To assist our school counseling staff, we formed school crisis counseling teams, which include district counselors, social workers, and psychologists who volunteer their time. In addition to the mental health personnel, other staff members may be recruited, including teachers, educational assistants, and nurses, as well as secretaries and community people—provided they meet our criteria. We know from past experience that these people can be valuable resources in a crisis. Among the criteria they must meet: being committed to training in crisis intervention and grief recovery; being willing to give time beyond the school day when necessary; and being approved by an immediate supervisor or principal for release time in the event of a crisis.
Although counseling teams are assigned primarily to geographic areas whose schools and populations they know best, they may be sent to any district school that has experienced a student or staff death, suicide, or other trauma. When possible, team members are representative of their school community. (In Albuquerque, Spanish-speaking counselors are a key part of every team.)
To promote cohesion and a sense of unity, we schedule time for each team to meet on its own and, in fact, encourage members to do so. Team members immediately address housekeeping and organizational details, devising strategies for delivering counseling services and for phoning one another. Each team designates two co-leaders with mental health experience—a precaution in the event that one leader is absent on the day of a crisis. As we all know only too well, deaths, murders, or suicides do not wait for a convenient time. Crisis teams are often called on to provide services before they have completed their training.

Training In-House and Out

Because the Critical Incident Response Team is such a diverse group, unified training is essential. We found that local fire and police departments already conducted much of the necessary training. At our request, they conduct a modified version of their training for our school personnel.
Taking advantage of the city's training was the first step in coordinating city departments with our school district team. The training gives team members a common language to use when working with city officials, as well as an understanding of crisis containment and recovery procedures. We also gained an understanding of the far-reaching ramifications of a crisis in a metropolitan area and the need for schools to be prepared to work jointly with city departments.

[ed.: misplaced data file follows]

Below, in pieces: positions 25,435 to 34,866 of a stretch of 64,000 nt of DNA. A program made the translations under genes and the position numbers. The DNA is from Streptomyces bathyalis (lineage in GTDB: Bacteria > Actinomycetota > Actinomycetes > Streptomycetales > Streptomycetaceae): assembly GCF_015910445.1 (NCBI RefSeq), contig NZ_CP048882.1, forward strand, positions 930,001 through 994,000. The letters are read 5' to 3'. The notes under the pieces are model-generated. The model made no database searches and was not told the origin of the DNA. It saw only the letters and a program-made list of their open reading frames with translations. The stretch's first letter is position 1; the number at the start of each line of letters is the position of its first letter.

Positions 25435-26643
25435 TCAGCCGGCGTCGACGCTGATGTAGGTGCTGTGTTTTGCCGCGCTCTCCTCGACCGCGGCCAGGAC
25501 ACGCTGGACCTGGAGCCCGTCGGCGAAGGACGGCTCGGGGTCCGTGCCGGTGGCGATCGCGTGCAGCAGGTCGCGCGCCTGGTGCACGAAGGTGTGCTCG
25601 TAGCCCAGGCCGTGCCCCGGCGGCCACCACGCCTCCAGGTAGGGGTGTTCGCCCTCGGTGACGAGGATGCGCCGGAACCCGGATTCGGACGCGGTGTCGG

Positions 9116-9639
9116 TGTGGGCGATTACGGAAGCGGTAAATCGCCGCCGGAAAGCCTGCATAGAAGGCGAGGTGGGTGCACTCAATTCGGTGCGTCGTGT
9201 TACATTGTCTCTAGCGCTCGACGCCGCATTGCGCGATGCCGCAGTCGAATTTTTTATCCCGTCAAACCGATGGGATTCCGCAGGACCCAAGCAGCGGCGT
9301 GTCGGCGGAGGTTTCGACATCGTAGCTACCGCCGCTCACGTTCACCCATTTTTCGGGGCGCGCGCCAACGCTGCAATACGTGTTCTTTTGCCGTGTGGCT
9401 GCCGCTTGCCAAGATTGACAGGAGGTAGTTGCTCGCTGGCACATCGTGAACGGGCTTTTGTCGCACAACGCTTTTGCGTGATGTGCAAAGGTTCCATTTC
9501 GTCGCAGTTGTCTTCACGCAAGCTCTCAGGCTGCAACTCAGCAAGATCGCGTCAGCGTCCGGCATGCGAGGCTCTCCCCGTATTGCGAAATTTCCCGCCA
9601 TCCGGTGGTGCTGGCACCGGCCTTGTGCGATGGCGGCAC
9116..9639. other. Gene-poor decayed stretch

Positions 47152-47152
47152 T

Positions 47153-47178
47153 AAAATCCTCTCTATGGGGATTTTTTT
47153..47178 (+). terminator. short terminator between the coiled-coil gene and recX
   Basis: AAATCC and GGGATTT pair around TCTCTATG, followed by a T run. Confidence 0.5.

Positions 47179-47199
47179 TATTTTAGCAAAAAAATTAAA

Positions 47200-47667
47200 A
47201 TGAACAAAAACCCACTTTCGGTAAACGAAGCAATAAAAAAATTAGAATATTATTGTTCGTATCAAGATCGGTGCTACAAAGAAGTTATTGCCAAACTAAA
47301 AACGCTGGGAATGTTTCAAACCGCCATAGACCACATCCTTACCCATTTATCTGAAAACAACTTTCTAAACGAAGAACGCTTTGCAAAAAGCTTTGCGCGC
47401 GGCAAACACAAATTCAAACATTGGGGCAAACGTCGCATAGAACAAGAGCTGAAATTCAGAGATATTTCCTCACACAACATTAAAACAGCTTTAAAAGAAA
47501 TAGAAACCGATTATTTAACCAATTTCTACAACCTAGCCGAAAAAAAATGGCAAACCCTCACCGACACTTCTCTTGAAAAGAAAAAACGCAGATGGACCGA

Training includes simulations of actual crisis situations. For example, we played out one scenario in which a disturbed person took a classroom of students hostage. Following this true-to-life, intensive training, we were emotionally exhausted.
We also give members of our crisis counseling teams an opportunity to update and expand their skills in dealing with death, grief, and recovery. We conduct counseling training for all district mental health professionals, often using talented team members as workshop presenters (our first presenter was an expert in death education). Early in the training, we hold simulation scenarios to give team members an opportunity to discuss or role-play their responses to a crisis.
Finally, we distribute a packet of handouts to teachers and other staff members. These booklets include tips on how to talk with students about death and the grief process and suggest classroom activities to help students through a grieving period.

Assessing the Services

In the aftermath of each crisis, we critique the responses of the district and school counseling team. A good assessment system has several benefits: It helps ensure that responses are expeditious and compassionate; it provides valuable feedback on training and ways to update it; it shows how the crisis management plan and process might be refined or redirected; and it can be used to justify budget allocations. Obviously, a major part of this assessment involves evaluating the effect of the services on crisis victims.
Do efforts like our district's make a difference during a crisis and its aftermath? In examining post-traumatic stress, Frank Parkinson (1993) cites studies showing that debriefing techniques for people in a crisis situation do indeed lessen "the possibility of deeper problems emerging at a later stage." Our own experience in addressing the needs of students and staff who have experienced trauma bear out those findings. Whether you are operating in a school or districtwide context, remember: Prevention is important, but emergency preparedness is essential.

Beck, C. (Fall 1995). "Central Middle School Shooting: Lessons Learned." School Safety, pp. 22-24. (Available from National School Safety Center, 4165 Thousand Oaks Blvd., Ste. 290, Westlake Village, CA 91362; phone: (805) 373-9977; fax: (805) 373-9277.

Lewis, G.W. (1994). Critical Incident Stress. Muncie, Ind.: Accelerated Development, Inc.

Parkinson, F. (1993). Post-Trauma Stress. Tucson, Ariz.: Fisher Books.